OP said he was looking for comfort so personally I'd still plump for the 28's as they may come up near to 30 & that would give him what he's looking for but you pay your money & you take your choice.....

Avatar
BehindTheBikesheds [2618 posts] 2 months ago
0 likes

a 28mm won't always fit under std drop calipers, a 30mm even less so.

Avatar
PRSboy [361 posts] 2 months ago
1 like

I used my GP4000s all through last winter.  Can't say I noticed any difference in either puncture protection or grip over 4Seasons I've used previously- they were absolutely fine.

Avatar
Sniffer [534 posts] 2 months ago
0 likes
PRSboy wrote:

I used my GP4000s all through last winter.  Can't say I noticed any difference in either puncture protection or grip over 4Seasons I've used previously- they were absolutely fine.

Me too.  Grip is probably better.  Maybe more wear and it is a slightly more expensive option, but I will continue with them again this winter. 

I also ride in Scotland.

Avatar
Griff500 [312 posts] 2 months ago
1 like
Simon E wrote:

Go to 28mm if you can - they're more comfy and quicker than 23 or 25mm.

Maybe, but Bierman has been a bit naughty in the way he has presented his results, so let's not get carried away. His conclusion stating that a bigger tyre will give lower rolling resistance at the same pressure is not helpful because (a) you wouldn't do that, and (b) if you did, you wouldn't get that extra comfort you are looking for. Typically 28mm would run at 15-20% lower pressure (you all know the charts), and if you feed that back into Bierman's own graph, then the difference in rolling resistance is a gnats whisker, and this is without taking aero into account (by his own admission)

Similarly his statement that at lower pressures the gap is wider is misleading for the same reason.

Of course this doesn't mean 28 for 25 isn't a good swap, and most of us would still be happy with more comfort, for little loss in speed, which is probably what you'd get. I swapped my wife's bike from 23 to 28 and she is very happy, but certainly not faster!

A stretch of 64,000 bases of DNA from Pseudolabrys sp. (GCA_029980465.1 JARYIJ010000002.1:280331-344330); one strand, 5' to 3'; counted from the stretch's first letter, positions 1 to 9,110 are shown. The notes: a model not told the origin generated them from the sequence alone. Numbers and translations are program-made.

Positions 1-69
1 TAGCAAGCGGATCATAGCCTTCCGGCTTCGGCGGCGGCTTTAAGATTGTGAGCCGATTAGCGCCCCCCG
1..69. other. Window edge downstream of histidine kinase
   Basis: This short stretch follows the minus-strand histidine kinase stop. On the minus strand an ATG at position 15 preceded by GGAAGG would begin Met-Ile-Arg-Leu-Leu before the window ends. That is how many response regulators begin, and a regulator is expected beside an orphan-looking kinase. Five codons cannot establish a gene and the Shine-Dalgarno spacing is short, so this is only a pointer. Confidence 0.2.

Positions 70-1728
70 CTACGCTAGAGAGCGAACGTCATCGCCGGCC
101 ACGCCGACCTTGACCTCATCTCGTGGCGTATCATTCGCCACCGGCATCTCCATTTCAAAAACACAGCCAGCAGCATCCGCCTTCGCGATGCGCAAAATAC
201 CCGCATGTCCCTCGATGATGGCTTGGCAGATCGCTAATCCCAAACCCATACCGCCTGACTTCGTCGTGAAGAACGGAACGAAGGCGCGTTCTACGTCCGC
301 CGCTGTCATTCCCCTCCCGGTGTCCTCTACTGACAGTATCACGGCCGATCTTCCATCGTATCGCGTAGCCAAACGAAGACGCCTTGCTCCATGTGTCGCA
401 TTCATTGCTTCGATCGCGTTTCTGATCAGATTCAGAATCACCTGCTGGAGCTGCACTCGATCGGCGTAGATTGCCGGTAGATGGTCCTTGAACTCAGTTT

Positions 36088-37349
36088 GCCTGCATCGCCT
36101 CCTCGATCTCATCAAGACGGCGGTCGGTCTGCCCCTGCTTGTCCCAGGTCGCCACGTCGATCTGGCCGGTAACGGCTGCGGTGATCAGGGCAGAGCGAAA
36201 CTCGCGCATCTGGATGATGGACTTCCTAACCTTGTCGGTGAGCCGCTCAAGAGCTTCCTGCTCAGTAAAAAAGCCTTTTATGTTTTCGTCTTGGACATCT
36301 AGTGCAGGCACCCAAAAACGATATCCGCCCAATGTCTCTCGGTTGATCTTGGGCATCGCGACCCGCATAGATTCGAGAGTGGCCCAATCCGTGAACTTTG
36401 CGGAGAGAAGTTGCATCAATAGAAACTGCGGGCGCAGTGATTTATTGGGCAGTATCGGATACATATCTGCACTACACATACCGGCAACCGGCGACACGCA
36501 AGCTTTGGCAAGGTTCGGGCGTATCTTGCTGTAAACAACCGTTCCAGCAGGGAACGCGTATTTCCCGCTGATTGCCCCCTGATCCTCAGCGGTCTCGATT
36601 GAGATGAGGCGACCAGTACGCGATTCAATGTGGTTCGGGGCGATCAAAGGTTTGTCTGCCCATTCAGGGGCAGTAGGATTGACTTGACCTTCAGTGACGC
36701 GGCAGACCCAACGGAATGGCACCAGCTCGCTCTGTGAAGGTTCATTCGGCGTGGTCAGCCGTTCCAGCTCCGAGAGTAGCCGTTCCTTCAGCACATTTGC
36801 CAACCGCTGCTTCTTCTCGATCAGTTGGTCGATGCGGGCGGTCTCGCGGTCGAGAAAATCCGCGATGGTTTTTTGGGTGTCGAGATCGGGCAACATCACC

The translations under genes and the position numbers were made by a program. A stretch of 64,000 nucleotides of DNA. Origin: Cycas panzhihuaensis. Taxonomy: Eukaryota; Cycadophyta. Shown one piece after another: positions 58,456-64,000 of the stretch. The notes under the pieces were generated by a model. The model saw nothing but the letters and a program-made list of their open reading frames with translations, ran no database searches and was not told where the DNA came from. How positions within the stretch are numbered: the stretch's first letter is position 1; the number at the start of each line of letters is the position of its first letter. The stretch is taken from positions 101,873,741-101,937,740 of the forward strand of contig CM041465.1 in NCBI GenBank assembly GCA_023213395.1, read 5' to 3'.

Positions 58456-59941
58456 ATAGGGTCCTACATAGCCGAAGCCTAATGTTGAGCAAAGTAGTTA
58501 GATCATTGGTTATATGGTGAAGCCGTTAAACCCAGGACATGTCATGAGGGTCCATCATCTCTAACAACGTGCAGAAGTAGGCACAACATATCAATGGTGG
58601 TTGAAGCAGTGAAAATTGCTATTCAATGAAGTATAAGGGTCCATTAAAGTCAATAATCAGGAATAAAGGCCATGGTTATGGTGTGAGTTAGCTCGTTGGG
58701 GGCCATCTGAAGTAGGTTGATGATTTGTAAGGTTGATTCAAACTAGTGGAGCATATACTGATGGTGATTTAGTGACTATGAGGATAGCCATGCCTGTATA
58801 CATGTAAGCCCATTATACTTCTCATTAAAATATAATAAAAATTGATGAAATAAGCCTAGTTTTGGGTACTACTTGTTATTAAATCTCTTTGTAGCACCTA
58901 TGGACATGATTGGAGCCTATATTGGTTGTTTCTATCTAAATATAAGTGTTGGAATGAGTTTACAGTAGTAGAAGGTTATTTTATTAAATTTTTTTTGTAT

Avatar
Simon E [3480 posts] 2 months ago
1 like
Griff500 wrote:
Simon E wrote:

Go to 28mm if you can - they're more comfy and quicker than 23 or 25mm.

Maybe, but Bierman has been a bit naughty in the way he has presented his results, so let's not get carried away.

Of course! I had forgotten to factor that in. It significantly alters how you compare those data points.

I'd still choose 28mm. On rough surfaces - poor chip-seal or where the road has been patched, for example - it is still likely to be quicker than a narrow tyre as the increased deflection frmo the wider tyre would translate to a smoother (so therefore quicker) ride.

Michelin's pressure chart is relevant to this topic because it shows the difference between the tyre widths clearly.

Avatar
dooderooni [7 posts] 2 months ago
0 likes

If your frame can take them then 28's are the way to go.

I run 28mm GP 4 Seasons on Aksium rims on my winter/commuter and you need to make sure that you don't go too low with the pressure. The Aksiums 17mm internal width means that the 4 Seasons adopt a "light bulb" shape and if you run them at really low pressures then they will deflect laterally and give the sensation of squirming, more so than 25's at the same pressure.

The MyMavic app is very useful for working out a good starting pressure that you can tweak depending on road conditions and your perception of ride comfort. 

Avatar
OR_biker [51 posts] 2 months ago
0 likes

Don't know that bike at all, but definitely check all around the tire to see where the smallest area of clearance is.  On my old bike (CAAD8), the fork width was the limiting factor for my front tire, but for the rear it was the brake bridge.  I misled myself into believing I could fit a bigger tire with a fender on the rear because I saw a big gap on the sides, but it ended up rubbing at the top.  On my buddy's Felt, however, he has very narrow seat stays so he has to watch the width more.  Just throwing that out there in case it helps you avoid my mistake  1

I really do like 25's, and currently my favorite all-rounder (racing/training/commuting) is the Michelin Pro4 Endurance.  Even though I like the feel of Conti's they just don't last very long for me whereas IME the Pro4 Endurance has been very durable and tough while still rolling nicely.  It does seem that tire choice is almost as personal as saddles so to each their own I guess ¯\_(ツ)_/¯